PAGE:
Hell of the Living Dead (1980)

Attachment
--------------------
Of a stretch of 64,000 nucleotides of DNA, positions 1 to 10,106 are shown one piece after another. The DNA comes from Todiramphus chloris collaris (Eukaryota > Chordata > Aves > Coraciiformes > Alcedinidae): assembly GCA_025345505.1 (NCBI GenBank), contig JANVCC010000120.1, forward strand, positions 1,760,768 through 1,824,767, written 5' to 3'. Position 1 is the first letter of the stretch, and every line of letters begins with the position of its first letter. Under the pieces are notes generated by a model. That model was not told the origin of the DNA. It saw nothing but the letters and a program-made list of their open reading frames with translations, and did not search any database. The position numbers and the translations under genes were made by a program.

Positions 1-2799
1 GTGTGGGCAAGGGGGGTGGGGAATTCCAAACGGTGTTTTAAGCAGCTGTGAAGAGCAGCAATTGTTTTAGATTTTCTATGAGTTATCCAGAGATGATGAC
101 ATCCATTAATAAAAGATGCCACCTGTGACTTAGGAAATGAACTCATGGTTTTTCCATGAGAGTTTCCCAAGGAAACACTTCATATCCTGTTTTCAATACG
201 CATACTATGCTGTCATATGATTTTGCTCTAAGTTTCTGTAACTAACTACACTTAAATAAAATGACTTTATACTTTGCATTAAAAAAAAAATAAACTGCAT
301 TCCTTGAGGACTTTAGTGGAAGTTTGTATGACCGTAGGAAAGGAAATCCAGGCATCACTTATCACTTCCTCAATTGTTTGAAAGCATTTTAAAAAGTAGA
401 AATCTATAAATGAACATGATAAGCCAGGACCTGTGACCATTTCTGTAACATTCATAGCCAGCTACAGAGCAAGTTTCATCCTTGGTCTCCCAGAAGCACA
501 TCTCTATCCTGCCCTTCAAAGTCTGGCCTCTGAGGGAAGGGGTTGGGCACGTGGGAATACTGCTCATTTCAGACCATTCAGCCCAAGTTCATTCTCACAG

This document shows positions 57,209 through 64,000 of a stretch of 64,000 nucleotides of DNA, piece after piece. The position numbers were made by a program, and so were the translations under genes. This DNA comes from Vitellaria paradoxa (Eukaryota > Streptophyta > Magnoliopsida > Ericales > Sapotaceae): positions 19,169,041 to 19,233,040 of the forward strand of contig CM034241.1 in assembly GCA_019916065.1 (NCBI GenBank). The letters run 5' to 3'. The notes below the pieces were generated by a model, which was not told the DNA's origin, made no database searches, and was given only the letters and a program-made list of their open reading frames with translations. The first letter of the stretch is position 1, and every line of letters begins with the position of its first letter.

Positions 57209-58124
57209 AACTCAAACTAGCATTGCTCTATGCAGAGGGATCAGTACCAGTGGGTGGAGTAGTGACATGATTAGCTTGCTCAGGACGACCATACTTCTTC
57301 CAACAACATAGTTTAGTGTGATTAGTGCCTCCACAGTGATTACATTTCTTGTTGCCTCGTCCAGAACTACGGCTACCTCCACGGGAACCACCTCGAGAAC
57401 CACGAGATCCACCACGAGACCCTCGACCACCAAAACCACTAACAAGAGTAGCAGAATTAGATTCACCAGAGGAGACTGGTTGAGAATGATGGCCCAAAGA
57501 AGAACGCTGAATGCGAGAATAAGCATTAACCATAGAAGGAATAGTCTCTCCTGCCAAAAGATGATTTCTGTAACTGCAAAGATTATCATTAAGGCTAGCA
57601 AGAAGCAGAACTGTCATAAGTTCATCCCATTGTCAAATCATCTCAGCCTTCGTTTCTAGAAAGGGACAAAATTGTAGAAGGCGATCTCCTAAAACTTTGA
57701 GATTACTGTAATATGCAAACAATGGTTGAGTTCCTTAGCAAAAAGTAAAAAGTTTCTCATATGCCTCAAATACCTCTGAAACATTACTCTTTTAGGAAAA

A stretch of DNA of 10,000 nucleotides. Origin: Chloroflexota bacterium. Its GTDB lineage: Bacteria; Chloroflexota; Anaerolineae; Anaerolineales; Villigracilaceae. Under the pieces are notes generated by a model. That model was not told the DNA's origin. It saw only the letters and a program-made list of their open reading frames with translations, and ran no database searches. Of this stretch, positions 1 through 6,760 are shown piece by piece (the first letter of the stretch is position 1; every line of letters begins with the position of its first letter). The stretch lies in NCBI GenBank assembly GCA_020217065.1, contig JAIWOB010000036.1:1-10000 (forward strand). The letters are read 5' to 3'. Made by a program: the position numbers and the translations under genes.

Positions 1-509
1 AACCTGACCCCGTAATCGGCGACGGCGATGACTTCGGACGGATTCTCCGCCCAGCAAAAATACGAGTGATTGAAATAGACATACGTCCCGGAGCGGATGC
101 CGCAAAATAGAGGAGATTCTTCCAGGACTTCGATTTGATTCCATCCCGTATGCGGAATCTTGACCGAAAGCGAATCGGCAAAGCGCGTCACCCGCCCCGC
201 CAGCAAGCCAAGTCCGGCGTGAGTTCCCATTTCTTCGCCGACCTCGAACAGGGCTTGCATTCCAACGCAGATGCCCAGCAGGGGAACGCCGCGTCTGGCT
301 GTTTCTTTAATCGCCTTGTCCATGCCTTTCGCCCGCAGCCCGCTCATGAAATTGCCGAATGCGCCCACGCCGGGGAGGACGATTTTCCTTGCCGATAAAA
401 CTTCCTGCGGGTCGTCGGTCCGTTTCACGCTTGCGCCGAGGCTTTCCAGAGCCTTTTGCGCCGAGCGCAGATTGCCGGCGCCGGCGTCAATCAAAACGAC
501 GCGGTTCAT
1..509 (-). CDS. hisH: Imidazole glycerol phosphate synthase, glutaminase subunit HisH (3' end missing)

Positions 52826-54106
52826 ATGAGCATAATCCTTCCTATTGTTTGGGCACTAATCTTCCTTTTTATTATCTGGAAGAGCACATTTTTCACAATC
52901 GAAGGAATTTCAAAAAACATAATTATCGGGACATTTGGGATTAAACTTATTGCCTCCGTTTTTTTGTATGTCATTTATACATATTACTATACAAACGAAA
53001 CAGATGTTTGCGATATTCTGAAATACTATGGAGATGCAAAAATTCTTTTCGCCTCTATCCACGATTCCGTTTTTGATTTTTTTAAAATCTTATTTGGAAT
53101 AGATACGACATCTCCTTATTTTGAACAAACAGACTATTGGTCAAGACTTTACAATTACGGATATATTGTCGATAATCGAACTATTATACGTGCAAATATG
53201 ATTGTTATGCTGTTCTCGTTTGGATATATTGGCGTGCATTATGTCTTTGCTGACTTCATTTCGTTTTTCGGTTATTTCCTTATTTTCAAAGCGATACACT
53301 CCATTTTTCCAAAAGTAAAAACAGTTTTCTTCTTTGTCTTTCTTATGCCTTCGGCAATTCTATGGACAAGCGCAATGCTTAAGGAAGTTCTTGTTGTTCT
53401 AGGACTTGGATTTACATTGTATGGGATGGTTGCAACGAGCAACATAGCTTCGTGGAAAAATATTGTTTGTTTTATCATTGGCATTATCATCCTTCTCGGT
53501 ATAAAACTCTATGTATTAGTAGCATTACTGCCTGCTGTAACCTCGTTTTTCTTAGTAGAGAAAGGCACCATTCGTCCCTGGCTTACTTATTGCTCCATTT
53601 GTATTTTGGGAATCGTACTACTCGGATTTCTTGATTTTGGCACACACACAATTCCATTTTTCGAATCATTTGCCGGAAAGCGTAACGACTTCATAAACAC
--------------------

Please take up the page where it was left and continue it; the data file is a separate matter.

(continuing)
“Hell of the Living Viewer” seems to be the general consensus with this one; even the Blue Underground DVD’s back cover blurb can’t take the film seriously, and the original Anchor Bay release’s notes was apparently even more cruel. As for me, I suppose I’ve now had the “proper” Bruno Mattei/Claudio Fragasso experience (Zombie 3, of course, was adulterated by an indeterminate amount of Lucio Fulci), and god/dess help me but I think I kind of enjoyed it, albeit on a somewhat ironic level and in full recognition of just how bad it is. The much-retitled film (that’s a UK poster I found to illustrate this) is, basically, a cobbling together mainly of Dawn of the Dead‘s characters and Zombie Flesh Eaters‘ exotic island setting, with other elements nicked from other films as required; the story involves a ghastly conspiracy of extermination by western industrial powers against the Third World involving some sort of chemical or something that turns people into zombies. Dead people eating the living=cheap and cheerful population control. All of this is relayed through some fucking horrendous acting (and no, it’s not just the dubbing, godawful though it certainly is; let’s just say there’s some broad physicality in some of those faces irrespective of the voice added later), logical problems (everyone keeps forgetting the only way to kill the zombies is shoot them in the head—and then late in the film one gets killed just with a body shot), and nature documentary stock footage that fails to seriously foster the illusion that we’re in New Guinea rather than Spain, and of a quality so visibly unlike the rest of the film a blind person could tell the difference. And, like I said, I think I actually did enjoy it, if mainly because of its faults than despite them. Not even I’d have the nerve to actually call it good as such, but it was more fun than I expected (with enough alcohol it’d probably be a riot). $12 not too badly spent after all…


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